5. Every ten years, there is to be a verification whether the treaty countries are actually enforcing the necessary tax(es). Cheaters are to be determined by a majority of countries within the treaty. They are to be punished by mandatory retaliatory tariffs levied by all the other countries in the treaty in proportion to the cheating country’s lack of enforcement it should have done by the treaty’s requirements.

Notes on the Politics of Oklahoma

I have never been to Oklahoma (a heavily Republican state today, in which every county went for every Republican presidential candidate since Bush in 2004), but I have recently found some interesting data on its politics. As far as one can tell on a map, the state seems to be politically divided into four (actually five, if you count Native Americans as a group separate from Appalachian Democrats) groups (all of which but the first went for Trump in 2016):

1. The inner city. These are generally minorities and urban White liberals. However, these are a minority even in the urban counties of Oklahoma. By far the most likely voters to favor drug liberalization, banning cockfighting, and banning capital punishment.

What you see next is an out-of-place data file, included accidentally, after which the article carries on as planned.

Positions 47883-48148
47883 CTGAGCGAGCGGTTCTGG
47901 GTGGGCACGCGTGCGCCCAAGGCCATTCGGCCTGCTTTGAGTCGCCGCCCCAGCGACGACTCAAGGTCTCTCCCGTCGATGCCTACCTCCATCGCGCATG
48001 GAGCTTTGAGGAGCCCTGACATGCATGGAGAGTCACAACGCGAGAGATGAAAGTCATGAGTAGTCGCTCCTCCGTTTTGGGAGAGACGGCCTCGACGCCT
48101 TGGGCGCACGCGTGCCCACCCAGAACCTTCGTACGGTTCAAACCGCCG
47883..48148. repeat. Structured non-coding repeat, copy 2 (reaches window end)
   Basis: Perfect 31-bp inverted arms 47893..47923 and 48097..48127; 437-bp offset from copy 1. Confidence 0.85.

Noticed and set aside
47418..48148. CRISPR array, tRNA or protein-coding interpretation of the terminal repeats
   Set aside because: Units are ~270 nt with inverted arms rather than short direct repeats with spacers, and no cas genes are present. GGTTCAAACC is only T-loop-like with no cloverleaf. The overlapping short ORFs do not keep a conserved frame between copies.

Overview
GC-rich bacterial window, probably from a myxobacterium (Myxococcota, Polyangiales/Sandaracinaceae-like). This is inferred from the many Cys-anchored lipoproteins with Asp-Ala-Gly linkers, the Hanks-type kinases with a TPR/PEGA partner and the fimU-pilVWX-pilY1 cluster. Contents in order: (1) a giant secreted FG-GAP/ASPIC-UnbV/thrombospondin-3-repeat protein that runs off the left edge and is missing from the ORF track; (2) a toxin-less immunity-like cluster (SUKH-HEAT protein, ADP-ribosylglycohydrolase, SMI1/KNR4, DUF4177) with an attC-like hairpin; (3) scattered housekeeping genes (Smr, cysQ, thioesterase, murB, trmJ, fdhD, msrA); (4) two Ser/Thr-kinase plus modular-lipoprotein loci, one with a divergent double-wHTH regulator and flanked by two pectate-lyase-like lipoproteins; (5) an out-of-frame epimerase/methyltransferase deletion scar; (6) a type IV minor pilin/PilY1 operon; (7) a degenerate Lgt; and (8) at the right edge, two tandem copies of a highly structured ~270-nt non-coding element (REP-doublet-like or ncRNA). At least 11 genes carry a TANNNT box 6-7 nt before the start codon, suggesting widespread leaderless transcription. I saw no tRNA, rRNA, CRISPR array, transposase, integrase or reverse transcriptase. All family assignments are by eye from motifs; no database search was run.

2. Western Republicans. These are the most conservative people in Oklahoma, both on supporting agricultural pollution and imposing Christianity onto the state government.

3. College Republicans (really, college-educated voters, but these were traditionally Republican before this party system). Heavily concentrated in Tulsa, Oklahoma City, and its suburbs. Distinct from urban liberals in that they vote heavily Republican. This is the most politically correct voting bloc in Oklahoma, as well as the most college educated. Not all are actual Republicans. By far the most Republican demographic in the state in 1976, by 2016 they were definitely to the Left of the state as a whole in their presidential voting habits, though still went heavily for Trump by any measure. The most likely Romney-Hillary voters. Generally likely to favor drug and alcohol liberalization, and the most likely voting demographic in the state to favor same-sex marriage, and quite possibly alcohol liberalization as well (though the urban liberals may tie for this).

4. Appalachian Democrats. The demographic farthest to the left of the state on some issues (e.g., public education) and furthest to the right on others (e.g., drugs, cockfighting). The least politically correct demographic in the state. Traditionally Democratic on the presidential level since the days Oklahoma became a state, but became much more Democratic as a result of the Fair Deal. Similar voting behavior to Arkansas, Tennessee, the rural Florida panhandle, and northern Alabama. This demographic still helps elect Democrats to the state House (unlike the college Republicans). The most likely Obama-Trump and Kerry-Clinton ’08-McCain voters in Oklahoma. On a map, it’s hard to separate them from Native Americans, who tended to favor Affirmative Action. Native Americans are the Oklahoma demographic most supportive of alcohol restriction. Native Americans were the least likely group to support imposing Christianity onto the state government.